IMG_3427.JPG

The dodger was not hard to make. The hard top was the easy part. Only took two days. Fitting the front and the sides took longer. This style of dodger is now referred to as a California style dodger. If you would like more info on how I made it let me know and I will post how I made it.
 

Hale Moana

Member
58
54
Morro Bay
You start with positioning the SS bows to get the height you want. I wanted to be able to stand under mine so I made the aft bow 6' 1" from the cockpit floor. To look right the hard top has to slope very slightly down at the forward end. I used a line to tie the forward bow in place. You just have to keep adjusting the slope until you like it. It doesn't take much slope. You need two struts from the front bow to the cabin top to support the front of the hardtop. You also need two struts that attached to the aft bow that go down to the cockpit combing to support the back of the hardtop. If you look close in the picture of my boat you can see the struts on the starboard side. Once the bows are in place next comes the plywood.

You want to use two pieces of plywood. I used 1/4" 4x8 plywood. The two sheets of plywood are placed on the bows and attached on center to the bows with a #10 machine screw. Fender washers on both sides and a nut on the bottom. I placed the plywood so that it extended 4" past the front bow. Next you need to bend the bottom piece of plywood to the shape of the bows. Use any type of clamp. You are just trying to separate the two pieces of plywood so you have room to spread the epoxy. Next comes the epoxy. Liberally coat the top of the bottom piece of plywood with slightly thickened epoxy. Remove the temporary clamps. Now bend the top piece of plywood to conform to the bottom piece of plywood and attach the plywood to the bows. A friend was helping me do this. As we bent the plywood I would add 1/2" screws to hold the two pieces together while the epoxy set. I used common "U" brackets typically used to hold conduit in place to temporarily hold the plywood to the bows. Next I measured out from center for another #10 machine screw on each side as a permanent fastener to hold the plywood to the bows. I only used 3 fasteners on each bow to hold the plywood to the bows.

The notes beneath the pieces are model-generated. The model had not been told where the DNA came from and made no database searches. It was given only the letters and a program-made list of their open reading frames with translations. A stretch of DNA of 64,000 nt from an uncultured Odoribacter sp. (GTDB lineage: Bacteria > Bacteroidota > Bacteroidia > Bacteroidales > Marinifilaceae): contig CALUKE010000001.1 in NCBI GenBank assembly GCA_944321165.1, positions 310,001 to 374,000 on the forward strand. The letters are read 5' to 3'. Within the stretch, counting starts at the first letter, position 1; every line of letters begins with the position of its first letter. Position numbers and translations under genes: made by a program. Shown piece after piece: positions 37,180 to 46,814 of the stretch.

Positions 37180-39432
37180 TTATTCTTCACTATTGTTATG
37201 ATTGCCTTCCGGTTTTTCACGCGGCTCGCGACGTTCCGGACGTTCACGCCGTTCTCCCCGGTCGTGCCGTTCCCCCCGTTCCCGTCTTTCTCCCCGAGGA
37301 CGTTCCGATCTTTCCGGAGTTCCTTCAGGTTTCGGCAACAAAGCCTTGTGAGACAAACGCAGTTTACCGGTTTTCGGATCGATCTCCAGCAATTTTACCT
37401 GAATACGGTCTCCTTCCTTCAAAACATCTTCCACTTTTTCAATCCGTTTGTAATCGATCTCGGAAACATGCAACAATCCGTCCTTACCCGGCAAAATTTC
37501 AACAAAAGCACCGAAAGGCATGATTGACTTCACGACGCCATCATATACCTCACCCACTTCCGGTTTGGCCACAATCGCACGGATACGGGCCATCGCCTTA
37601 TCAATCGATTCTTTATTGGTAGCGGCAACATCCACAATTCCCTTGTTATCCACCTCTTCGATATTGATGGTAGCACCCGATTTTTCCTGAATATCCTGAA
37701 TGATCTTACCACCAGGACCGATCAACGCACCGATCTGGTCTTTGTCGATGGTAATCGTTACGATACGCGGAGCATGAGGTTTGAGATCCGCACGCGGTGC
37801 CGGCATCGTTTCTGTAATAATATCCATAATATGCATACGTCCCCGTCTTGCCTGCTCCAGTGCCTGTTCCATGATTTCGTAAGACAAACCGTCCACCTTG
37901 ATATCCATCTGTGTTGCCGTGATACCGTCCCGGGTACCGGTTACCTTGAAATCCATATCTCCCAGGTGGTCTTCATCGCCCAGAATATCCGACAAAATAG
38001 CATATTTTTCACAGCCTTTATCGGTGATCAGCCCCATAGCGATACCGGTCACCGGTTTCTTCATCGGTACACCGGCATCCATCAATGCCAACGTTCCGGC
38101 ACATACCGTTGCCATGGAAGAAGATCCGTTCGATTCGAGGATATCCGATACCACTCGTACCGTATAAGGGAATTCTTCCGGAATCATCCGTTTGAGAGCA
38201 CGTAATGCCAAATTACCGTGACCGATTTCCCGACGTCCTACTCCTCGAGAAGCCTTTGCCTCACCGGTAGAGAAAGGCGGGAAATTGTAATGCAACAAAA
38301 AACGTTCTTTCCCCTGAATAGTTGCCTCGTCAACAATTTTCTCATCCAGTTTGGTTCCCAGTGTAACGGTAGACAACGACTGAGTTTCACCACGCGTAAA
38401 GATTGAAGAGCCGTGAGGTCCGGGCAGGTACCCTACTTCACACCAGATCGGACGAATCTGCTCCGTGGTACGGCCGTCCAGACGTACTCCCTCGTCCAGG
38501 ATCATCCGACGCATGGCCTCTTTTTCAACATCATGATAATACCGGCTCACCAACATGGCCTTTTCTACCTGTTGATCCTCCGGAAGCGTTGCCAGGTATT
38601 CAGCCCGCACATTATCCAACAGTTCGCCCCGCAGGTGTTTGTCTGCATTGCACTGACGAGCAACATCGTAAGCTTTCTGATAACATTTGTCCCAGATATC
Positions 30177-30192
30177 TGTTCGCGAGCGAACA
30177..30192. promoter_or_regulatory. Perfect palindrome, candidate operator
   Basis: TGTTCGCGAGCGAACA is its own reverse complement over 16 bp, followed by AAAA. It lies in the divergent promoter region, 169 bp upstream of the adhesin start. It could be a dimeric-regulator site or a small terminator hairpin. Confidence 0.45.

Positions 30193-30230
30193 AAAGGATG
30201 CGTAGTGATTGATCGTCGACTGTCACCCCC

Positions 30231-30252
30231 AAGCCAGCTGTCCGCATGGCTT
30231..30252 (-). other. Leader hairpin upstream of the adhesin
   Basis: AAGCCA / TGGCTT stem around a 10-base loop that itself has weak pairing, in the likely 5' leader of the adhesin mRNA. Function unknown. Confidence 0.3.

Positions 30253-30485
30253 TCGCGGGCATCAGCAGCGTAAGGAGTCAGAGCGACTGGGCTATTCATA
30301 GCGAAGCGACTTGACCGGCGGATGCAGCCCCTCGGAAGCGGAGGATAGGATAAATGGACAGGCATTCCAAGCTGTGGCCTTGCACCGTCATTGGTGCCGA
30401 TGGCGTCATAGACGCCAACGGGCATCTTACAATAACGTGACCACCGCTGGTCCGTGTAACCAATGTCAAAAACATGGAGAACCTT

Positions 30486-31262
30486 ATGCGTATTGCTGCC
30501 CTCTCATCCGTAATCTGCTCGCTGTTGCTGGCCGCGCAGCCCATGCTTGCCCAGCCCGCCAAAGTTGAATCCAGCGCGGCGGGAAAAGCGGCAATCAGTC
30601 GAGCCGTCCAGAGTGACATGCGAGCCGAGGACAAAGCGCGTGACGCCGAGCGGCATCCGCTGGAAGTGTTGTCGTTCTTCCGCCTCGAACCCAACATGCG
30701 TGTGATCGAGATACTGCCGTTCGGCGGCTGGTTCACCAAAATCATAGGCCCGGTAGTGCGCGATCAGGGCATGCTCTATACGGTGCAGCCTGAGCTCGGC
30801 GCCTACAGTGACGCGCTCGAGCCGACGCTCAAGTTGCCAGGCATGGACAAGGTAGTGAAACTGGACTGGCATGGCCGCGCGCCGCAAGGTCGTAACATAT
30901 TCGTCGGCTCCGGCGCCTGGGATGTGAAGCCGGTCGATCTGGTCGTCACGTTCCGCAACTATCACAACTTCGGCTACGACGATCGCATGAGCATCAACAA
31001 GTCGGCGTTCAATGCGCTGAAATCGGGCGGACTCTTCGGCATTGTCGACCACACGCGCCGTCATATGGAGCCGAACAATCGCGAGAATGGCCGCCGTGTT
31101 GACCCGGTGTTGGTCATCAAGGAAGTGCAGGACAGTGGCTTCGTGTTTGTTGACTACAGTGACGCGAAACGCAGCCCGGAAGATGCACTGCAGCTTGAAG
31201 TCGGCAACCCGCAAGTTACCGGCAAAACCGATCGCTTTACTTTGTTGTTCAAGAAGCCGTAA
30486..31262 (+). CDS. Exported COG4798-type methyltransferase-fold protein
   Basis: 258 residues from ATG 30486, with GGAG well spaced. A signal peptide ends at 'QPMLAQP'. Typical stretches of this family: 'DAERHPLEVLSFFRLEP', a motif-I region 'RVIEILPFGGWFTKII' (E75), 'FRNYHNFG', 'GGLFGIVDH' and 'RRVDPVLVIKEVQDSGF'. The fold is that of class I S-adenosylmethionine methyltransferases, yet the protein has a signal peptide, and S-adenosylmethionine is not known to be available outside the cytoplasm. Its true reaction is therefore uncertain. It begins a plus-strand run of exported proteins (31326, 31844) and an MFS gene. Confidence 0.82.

The next day we cut the hardtop to shape. Straight lines rarely look good. Curves and angles are your friend to get a good looking dodger. Another thing you want to do is have the front of the hardtop narrower than the back. For the front and back curves I copied the curve of the bows to the hardtop. For the back corners I used a very large salad bowl to make the curve. For the front corners I used a large mixing bowl to make the curves. Lines drawn on the hardtop are hard to see. So I taped white paper to the hardtop. Drew the lines and cut out the inner portion. This gives a good visual on how the hardtop would look. You have to play around with this to get the look you like. Once I liked the look I cut the hardtop. Then rounded off the edges. I used a router to do this. Last step was to apply a layer of light weight fiberglass cloth and epoxy to the top. The hardtop is done except for paint.

Getting late. I will post more tomorrow.
 

ChrisJD

Member
258
180
Boston, MA
I found a hand-written receipt on my (new to me) boat from 2016. (PM'd). The dodger is very nice: leather reinforced corners, handy pockets, good visibility. But the windows are already getting a bit hazy. I'd definitely get a cover made at the same time.
Do you use anything on the windows? Our dodger is 21 years old at this stage and the windows still look good, largely because the previous owner was diligent about, and put me onto, cleaning it a couple of times a season with plastic cleaner/polish.


Though we’re in New England, and I certainly couldn’t vouch for how well it would hold up in the tropics.
 

slug zitski

Super Anarchist
7,089
1,465
worldwide
I am considering replacing the canvas and windows on the dodger of a Swan 47. Probably about 8 or 9 feet wide. The boat is in Mexico where I have been told it's cheaper. Just wondering about a ballpark cost in California so I can compare.

Thanks!
Don’t know your dodger detailing

I think your boat only has a small-companionway dodger

Not so expensive

4000 is a common for a full cockpit style dodger

high quality windows are expensive
 

toddster

Super Anarchist
4,339
1,043
The Gorge
Do you use anything on the windows? Our dodger is 21 years old at this stage and the windows still look good, largely because the previous owner was diligent about, and put me onto, cleaning it a couple of times a season with plastic cleaner/polish.